5 Things to Pray for Your Parents

Day 2 of 5 • This day’s reading

Devotional

Praying that God Will Give Them Purpose


Lord, you created my parents to enjoy and glorify you. I ask you to… 





Humble them 


“Teach us to number our days” (Psalm 90:12). 

When we “number our days,” we realize that our time on earth is limited. This could have a paralyzing effect on some, but pray instead that it would propel your parents to humbly acknowledge our everlasting God and to live out the remainder of their days in his service. 





Have compassion 


“Have compassion on your servants” (Psalm 90:13). 

How much we all need God’s compassion! We belong to him, but we usurp his purpose for our lives and selfishly labor for our own success and glory instead. Take a moment to confess your own idolatry to the Lord. Then ask him to convict your parents of their sin and to have mercy on you all. 





Satisfy their souls 


“Satisfy us in the morning with your unfailing love” (Psalm 90:14).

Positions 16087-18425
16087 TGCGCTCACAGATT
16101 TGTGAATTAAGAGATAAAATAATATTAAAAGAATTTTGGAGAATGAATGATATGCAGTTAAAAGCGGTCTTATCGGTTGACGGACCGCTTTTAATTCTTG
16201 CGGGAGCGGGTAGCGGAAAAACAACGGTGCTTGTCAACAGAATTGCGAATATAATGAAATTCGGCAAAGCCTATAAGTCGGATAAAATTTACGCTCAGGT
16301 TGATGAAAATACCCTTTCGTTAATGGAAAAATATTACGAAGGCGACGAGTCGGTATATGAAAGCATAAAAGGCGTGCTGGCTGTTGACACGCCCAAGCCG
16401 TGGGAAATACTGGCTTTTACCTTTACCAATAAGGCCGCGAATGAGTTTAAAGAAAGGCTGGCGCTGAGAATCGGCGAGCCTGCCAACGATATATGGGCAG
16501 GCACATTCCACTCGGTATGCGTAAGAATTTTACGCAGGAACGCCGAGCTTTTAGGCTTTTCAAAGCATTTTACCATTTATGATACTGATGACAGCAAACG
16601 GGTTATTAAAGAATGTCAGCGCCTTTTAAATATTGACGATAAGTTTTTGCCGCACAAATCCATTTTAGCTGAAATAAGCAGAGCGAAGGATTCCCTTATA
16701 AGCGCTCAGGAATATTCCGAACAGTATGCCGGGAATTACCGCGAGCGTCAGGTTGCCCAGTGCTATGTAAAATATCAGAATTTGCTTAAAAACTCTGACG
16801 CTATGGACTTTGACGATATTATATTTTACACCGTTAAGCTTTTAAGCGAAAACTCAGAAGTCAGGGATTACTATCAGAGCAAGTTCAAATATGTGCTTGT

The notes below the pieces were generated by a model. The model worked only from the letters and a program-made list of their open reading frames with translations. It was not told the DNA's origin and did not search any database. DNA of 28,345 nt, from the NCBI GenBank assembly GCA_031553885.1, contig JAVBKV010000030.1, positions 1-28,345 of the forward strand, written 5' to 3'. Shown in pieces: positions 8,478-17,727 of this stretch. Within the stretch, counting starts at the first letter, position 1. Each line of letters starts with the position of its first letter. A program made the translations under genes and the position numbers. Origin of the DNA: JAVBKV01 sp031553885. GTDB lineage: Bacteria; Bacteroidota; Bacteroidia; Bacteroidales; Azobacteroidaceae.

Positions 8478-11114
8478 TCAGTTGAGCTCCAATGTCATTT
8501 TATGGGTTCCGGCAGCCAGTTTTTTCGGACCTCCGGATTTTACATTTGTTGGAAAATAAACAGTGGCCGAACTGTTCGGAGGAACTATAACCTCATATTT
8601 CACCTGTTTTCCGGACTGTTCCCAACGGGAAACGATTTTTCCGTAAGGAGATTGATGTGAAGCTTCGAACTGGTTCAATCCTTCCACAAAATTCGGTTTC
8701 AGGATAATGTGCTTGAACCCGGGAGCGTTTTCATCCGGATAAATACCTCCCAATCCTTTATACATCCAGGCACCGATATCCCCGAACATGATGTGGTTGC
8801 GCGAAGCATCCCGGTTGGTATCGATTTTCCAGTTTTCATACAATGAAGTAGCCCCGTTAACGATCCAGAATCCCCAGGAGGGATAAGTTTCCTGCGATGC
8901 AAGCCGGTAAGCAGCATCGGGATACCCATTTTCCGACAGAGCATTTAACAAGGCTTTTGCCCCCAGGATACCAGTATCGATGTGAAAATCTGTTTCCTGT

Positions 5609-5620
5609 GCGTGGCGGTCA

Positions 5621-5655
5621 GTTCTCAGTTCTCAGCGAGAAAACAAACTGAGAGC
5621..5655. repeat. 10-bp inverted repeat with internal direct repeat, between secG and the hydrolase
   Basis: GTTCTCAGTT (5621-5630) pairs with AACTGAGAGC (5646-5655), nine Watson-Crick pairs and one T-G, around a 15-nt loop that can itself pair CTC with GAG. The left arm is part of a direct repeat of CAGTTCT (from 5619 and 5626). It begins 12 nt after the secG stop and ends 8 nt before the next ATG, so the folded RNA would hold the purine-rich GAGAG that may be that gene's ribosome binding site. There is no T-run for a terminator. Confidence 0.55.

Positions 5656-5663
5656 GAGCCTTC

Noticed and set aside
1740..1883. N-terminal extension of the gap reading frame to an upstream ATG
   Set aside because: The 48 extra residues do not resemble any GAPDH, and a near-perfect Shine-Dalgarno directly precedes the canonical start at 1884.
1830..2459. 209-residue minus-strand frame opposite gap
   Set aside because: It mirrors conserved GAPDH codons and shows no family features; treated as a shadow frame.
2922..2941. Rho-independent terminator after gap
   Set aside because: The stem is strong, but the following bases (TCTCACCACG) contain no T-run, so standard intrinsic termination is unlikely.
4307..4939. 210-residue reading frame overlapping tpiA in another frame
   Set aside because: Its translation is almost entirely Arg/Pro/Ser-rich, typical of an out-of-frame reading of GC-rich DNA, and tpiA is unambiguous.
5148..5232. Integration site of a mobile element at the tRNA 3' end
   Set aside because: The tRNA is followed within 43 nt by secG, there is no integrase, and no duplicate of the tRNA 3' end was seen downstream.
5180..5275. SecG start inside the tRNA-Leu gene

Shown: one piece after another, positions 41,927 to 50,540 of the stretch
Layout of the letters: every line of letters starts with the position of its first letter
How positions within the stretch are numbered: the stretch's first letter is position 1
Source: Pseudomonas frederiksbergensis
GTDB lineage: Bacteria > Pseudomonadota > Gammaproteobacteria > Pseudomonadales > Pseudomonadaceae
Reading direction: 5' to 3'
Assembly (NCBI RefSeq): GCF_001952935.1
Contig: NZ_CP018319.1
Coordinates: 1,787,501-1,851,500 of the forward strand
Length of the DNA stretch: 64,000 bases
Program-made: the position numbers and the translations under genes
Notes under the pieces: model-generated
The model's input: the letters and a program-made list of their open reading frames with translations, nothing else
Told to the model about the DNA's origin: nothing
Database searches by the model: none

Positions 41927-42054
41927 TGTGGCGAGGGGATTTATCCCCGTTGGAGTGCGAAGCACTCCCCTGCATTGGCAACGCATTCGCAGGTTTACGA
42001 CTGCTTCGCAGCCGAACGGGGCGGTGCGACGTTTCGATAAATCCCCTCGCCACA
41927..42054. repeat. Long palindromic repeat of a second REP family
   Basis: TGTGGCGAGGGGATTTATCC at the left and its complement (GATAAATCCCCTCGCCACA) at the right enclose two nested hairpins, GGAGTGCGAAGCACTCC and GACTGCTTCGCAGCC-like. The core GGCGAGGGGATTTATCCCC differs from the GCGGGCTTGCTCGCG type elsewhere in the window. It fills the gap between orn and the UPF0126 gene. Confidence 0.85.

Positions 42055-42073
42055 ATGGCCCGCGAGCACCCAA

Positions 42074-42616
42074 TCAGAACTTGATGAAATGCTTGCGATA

The world offers our parents a smorgasbord of goodies that promise to satisfy them. They’re told that this cruise, this magic pill, this retirement village will make them happy, but the Bible says that true satisfaction comes from God. Pray that your parents would be satisfied in him and that they would know his unfailing love day by day. 





Show your deeds 


“May your deeds be shown to your servants, your splendor to their children” (Psalm 90:16). 

The work of redemption is God’s most marvelous deed. If your parents are God’s servants, marvel at the saving work Christ accomplished on their behalf. If they are not his servants, pray that he would allow you to behold his splendor as you watch him do a work in their hearts that only he can do. 





Establish their work 


“Establish the work of our hands for us—yes, establish the work of our hands” (Psalm 90:17). 

Think about the work your parents do each day. Whether they work with their hands, sit at a desk, or volunteer in retirement, ask God to make their work fruitful—not for their own personal gain or praise, but for the good of their fellow man and the glory of God.